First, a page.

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The Psychological Effects of TV News

Negative news on TV is increasing, but what are its psychological effects?

Post published by Graham C.L. Davey Ph.D. on Jun 19, 2012 in Why We Worry

We’ve known for a very long time that the emotional content of films and television programs can
affect your psychological health. It can do this by directly affecting your mood, and your mood can
then affect many aspects of your thinking and behaviour. If the TV program generates negative
mood experiences (e.g. anxiety, sadness, anger, disgust), then these experiences will affect how you
interpret events in your own life, what types of memories you recall, and how much you will worry
about events in your own life.

Why have I singled out negative news bulletins for attention here? Well, there is good reason to
believe that the negative sensationalism in news has been gradually increasing over the past 20-30
years. So first, we’ll have a look at what negative news is, we’ll then examine the reasons why the
broadcasting of negative news has become so prevalent. Then finally, we’ll look at some of the ways
in which viewing perpetual negative news might affect your mood, and particularly your tendency to
worry about your own specific problems.

There are a lot of bad things that happen in the world, and it is probably right that people should
know about these things through their reporting in news bulletins. These ‘bad things’ include crime,
famine, war, violence, political unrest, and injustice, to name but a few. But there is also an
increasing tendency for news broadcasters to ‘emotionalize’ their news and to do so by emphasizing
any potential negative outcomes of a story no matter how low the risks of those negative outcomes
might be. This is basically ‘scaremongering’ at every available opportunity in order to sensationalize
and emotionalize the impact of a news story. Because we now have 24-hour news coverage, gone
are the days when a correspondent or journalist’s role was simply to impartially describe what was
happening in the world – because of satellite TV we have an almost immediate visual record of what
is happening throughout the world. So the journalist’s job then becomes one of ‘evaluating’ the
news story and it is only a small step from ‘evaluating’ a story to ‘sensationalizing’ it. As professor of
journalism studies Bob Franklin wrote some years ago:

“Entertainment has superseded the provision of information; human interest has supplanted the
public interest; measured judgement has succumbed to sensationalism.” Franklin, B, Newszak and
News Media, 1997, 4.

News bulletins also have to compete with entertainment programs for their audience and for their
prime-time TV slot, and seem to do this by emphasizing emotionally relevant material such as crime,
war, famine, etc. at the expense of more positive material.

In the knowledge that the proportion of negatively-valenced emotional material in news bulletins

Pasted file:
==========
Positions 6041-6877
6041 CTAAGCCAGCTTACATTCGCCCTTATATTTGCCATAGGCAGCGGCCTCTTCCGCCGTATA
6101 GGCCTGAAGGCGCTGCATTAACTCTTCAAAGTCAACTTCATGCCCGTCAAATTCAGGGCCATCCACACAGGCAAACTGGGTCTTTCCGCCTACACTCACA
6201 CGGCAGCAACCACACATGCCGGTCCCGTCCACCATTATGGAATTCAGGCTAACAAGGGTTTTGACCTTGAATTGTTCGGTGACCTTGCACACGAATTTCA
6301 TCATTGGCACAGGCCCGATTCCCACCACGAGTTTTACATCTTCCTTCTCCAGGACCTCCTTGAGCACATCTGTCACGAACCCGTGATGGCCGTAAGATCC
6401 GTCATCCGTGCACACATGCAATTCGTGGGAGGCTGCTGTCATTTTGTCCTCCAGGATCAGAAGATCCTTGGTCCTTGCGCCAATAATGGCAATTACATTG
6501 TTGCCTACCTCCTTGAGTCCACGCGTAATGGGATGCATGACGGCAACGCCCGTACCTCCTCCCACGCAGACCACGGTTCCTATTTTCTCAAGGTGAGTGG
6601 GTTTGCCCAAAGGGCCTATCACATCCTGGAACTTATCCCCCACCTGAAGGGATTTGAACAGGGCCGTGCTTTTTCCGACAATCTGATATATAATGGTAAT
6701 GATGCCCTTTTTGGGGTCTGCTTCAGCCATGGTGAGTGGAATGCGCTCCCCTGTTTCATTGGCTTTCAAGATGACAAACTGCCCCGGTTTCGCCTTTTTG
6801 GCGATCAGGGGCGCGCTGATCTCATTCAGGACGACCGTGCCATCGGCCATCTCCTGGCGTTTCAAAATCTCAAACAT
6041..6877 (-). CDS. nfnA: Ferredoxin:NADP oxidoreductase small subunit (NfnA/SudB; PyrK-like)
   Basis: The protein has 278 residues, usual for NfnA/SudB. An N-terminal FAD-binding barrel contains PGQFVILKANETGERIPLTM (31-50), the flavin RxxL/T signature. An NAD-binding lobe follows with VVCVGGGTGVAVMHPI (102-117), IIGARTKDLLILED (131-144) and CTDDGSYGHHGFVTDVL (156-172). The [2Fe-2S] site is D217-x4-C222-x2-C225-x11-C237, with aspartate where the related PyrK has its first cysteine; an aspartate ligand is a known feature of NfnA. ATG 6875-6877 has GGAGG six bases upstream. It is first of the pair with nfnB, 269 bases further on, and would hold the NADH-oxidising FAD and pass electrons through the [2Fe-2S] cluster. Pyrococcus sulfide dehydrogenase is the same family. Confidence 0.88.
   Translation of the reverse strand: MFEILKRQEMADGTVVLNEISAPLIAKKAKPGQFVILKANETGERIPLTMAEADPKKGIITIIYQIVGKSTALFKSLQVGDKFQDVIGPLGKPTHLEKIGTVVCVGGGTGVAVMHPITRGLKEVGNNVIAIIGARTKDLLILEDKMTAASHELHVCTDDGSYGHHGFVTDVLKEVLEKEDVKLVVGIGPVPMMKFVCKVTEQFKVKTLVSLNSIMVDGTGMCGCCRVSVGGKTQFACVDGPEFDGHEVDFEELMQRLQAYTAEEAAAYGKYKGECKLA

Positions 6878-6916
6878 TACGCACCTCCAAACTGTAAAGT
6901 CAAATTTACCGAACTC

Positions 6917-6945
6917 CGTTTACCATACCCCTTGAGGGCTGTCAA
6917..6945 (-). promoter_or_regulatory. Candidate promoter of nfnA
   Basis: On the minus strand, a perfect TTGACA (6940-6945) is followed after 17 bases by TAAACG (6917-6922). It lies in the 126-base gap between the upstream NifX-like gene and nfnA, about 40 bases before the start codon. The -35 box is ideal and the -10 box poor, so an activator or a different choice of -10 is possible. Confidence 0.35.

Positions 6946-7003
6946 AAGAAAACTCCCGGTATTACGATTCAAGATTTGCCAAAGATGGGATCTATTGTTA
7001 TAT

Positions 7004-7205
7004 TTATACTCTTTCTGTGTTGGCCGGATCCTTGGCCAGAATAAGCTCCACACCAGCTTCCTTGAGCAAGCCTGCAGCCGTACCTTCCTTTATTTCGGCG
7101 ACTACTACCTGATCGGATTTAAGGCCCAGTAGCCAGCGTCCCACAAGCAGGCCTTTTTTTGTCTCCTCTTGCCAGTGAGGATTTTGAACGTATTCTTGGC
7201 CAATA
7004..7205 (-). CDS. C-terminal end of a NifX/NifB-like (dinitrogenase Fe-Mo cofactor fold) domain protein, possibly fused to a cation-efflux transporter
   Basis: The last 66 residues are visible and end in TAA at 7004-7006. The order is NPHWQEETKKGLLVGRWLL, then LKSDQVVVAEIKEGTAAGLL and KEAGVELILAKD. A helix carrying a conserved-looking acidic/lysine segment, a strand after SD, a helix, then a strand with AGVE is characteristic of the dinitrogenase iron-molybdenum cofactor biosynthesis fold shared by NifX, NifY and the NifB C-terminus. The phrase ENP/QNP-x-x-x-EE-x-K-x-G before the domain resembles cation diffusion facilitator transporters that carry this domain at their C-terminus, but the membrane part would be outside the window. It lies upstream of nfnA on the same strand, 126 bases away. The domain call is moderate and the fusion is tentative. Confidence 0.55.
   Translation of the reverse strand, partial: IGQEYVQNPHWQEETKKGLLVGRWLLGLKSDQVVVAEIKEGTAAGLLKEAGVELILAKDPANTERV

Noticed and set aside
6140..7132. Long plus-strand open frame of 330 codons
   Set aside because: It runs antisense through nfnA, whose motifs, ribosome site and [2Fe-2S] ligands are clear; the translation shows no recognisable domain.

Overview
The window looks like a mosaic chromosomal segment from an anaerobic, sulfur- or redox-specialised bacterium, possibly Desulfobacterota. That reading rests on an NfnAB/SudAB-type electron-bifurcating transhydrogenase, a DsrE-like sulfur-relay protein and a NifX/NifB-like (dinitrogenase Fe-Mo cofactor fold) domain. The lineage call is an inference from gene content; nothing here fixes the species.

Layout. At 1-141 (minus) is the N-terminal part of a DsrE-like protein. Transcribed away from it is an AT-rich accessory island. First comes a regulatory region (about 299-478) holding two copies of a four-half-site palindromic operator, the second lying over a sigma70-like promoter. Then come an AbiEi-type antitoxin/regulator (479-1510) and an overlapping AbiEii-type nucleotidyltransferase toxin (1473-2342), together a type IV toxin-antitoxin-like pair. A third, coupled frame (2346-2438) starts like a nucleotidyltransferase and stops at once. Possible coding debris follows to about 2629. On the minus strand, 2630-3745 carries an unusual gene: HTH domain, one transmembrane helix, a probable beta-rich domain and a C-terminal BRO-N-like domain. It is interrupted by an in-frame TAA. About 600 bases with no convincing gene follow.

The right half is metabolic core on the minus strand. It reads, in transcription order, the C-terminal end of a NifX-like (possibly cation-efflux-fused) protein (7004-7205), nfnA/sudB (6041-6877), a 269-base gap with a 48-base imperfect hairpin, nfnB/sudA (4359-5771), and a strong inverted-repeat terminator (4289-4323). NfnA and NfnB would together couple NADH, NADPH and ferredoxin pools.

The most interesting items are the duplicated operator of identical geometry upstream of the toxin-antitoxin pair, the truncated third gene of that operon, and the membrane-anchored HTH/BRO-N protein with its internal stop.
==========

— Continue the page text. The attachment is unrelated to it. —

was increasing, in 1997 we conducted a study looking at the psychological effects of viewing
negative news items(link is external). We constructed three different 14-min news bulletins. One
was made entirely of negative news items, one was made of entirely positive news items (e.g.
people winning the lottery, recovering from illness, etc.), and one was made up of items that were
emotionally neutral. We then showed these bulletins to three different groups of people. As we
predicted, those who watched the negative news bulletin all reported being significantly more
anxious and sadder after watching this bulletin than those people who watched either the positive
or neutral news bulletin.

But what was more interesting was the effect that watching negative news had on peoples’ worries.
We asked each participant to tell us what their main worry was at the time, and we then asked them
to think about this worry during a structured interview. We found that those people who had
watched the negative news bulletin spent more time thinking and talking about their worry and
were more likely to catastrophise their worry than people in the other two groups. Catastrophizing is
when you think about a worry so persistently that you begin to make it seem much worse than it
was at the outset and much worse than it is in reality – a tendency to make ‘mountains out of

So not only are negatively valenced news broadcasts likely to make you sadder and more anxious,
they are also likely to exacerbate your own personal worries and anxieties. We would intuitively
expect that news items reflecting war, famine and poverty might induce viewers to ruminate on
such topics. But the effect of negatively valenced news is much broader than that – it can potentially
exacerbate a range of personal concerns not specifically relevant to the content of the program
itself. So, bombarding people with ‘sensationalized’ negativity does have genuine and real
psychological effects. Given this ‘cascading’ effect of negativity into people’s personal lives, should
TV schedulers be required to consider such effects when preparing and scheduling programs
containing emotively negative content?

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